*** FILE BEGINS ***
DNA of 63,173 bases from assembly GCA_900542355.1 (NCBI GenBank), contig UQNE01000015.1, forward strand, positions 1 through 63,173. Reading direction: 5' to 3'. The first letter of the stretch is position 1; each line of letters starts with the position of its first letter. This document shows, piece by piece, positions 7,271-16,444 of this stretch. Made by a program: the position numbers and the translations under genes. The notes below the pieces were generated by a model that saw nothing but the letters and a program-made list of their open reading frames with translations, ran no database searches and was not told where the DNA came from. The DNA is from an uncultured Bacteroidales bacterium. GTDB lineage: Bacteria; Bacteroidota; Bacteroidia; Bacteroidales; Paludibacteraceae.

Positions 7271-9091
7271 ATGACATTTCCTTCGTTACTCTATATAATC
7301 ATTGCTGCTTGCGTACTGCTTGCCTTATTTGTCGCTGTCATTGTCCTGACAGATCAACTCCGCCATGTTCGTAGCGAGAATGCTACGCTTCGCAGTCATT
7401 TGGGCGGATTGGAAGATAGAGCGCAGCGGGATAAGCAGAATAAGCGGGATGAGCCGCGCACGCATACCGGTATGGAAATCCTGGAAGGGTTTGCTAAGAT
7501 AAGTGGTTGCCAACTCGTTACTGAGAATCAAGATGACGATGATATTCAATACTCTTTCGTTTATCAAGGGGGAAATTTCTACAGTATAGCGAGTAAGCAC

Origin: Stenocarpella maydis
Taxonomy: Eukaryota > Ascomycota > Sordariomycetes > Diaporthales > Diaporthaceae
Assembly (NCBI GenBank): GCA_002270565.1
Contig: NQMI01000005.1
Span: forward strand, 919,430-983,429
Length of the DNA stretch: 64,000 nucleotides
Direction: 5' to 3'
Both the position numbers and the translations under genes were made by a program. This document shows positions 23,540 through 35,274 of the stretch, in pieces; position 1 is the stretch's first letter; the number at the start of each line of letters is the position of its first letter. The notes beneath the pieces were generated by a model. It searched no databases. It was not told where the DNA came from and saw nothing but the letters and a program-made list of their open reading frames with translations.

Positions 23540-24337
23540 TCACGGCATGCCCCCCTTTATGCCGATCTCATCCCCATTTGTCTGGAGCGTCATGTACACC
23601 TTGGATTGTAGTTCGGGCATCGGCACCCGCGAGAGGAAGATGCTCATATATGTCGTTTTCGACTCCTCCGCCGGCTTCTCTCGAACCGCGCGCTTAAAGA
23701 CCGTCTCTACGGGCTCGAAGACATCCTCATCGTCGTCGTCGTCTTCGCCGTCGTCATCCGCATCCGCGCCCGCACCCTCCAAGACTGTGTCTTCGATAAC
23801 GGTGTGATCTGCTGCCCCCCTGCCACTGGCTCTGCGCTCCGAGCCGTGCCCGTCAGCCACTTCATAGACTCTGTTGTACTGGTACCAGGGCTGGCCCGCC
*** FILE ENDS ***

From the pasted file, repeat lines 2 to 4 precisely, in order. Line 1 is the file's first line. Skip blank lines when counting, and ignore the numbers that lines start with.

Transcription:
Positions 7271-9091
7271 ATGACATTTCCTTCGTTACTCTATATAATC
7301 ATTGCTGCTTGCGTACTGCTTGCCTTATTTGTCGCTGTCATTGTCCTGACAGATCAACTCCGCCATGTTCGTAGCGAGAATGCTACGCTTCGCAGTCATT